(CN) - A group of Alabama residents lack standing to challenge the ratification of the state's Constitution based on the systematic disenfranchisement of black voters in 1901, the Alabama Supreme Court ruled.
The residents sued Alabama's secretary of state, attorney general, lieutenant governor and legislative leaders, claiming the 1901 Constitution was obtained through voter fraud.
Auburn University history professor Wayne Flynt supported the plaintiffs' action with an affidavit stating that 12 "black belt" counties voted overwhelmingly in favor of the Constitution due to the systematic disenfranchisement of black voters.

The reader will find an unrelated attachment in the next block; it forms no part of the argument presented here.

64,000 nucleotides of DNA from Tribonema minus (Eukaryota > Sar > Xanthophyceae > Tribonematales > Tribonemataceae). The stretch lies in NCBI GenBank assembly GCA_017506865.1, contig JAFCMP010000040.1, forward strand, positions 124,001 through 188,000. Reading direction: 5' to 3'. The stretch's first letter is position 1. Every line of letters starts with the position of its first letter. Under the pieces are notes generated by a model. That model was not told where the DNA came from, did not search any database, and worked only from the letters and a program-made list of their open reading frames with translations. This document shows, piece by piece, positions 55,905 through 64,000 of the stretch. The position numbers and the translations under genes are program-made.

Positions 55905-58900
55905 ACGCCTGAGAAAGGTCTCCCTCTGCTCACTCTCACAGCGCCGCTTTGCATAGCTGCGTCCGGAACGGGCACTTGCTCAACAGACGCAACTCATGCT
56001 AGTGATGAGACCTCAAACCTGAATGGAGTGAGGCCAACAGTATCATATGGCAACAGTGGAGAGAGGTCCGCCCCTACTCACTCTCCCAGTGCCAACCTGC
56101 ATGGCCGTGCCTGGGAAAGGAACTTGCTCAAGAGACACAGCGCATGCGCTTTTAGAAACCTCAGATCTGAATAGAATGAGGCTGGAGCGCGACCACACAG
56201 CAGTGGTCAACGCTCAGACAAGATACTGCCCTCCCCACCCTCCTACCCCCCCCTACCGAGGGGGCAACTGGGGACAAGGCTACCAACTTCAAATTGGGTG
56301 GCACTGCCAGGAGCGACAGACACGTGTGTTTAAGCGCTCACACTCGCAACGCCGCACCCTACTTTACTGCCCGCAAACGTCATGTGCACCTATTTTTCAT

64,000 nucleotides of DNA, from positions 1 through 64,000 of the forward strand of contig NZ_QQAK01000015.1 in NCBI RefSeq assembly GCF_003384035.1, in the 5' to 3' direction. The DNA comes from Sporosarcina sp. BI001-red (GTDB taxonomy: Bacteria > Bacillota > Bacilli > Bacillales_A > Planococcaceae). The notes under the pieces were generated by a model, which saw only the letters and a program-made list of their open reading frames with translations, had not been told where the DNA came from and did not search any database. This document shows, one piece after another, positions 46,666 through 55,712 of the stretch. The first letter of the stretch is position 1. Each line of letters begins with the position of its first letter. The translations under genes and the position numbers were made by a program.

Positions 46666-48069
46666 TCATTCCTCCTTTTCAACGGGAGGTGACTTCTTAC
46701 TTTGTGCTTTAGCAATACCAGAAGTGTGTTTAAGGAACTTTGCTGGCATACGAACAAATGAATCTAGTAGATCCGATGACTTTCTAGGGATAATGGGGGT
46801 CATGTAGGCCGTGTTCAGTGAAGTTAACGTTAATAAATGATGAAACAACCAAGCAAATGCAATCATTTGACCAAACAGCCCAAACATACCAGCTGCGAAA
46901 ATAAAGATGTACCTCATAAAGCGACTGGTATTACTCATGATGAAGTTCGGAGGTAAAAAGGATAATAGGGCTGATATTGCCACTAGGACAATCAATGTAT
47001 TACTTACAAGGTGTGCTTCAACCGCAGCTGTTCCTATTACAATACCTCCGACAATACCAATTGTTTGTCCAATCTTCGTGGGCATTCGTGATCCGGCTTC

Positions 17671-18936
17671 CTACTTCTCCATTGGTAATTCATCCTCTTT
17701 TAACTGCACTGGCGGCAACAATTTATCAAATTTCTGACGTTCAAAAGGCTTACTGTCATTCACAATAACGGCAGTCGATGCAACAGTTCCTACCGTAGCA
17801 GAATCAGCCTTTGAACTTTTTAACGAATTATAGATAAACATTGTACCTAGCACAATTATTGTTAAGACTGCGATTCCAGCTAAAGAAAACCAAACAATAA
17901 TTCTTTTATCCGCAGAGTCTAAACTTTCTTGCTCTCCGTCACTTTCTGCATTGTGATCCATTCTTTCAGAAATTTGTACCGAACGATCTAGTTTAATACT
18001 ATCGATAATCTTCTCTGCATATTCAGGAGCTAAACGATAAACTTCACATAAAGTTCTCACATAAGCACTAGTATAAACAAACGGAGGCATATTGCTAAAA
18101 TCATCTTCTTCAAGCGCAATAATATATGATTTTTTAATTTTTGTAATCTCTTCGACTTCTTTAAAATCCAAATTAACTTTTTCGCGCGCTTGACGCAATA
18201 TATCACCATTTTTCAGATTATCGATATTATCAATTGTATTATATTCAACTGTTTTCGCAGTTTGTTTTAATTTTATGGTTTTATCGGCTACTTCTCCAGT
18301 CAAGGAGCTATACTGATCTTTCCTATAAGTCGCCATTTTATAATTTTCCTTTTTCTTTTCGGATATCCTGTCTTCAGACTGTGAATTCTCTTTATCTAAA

For that reason, the plaintiffs asked for the Constitution to be declared void and unenforceable.
The state high court ordered the trial court to dismiss the case for lack of standing.
"While there may be evidence indicating that the voting rights of some African-American voters in Alabama were infringed in the ratification vote of 1901, we may safely conclude, based upon the passage of time, that none of those voters are presently before the court," Justice Lyn Stuart wrote.
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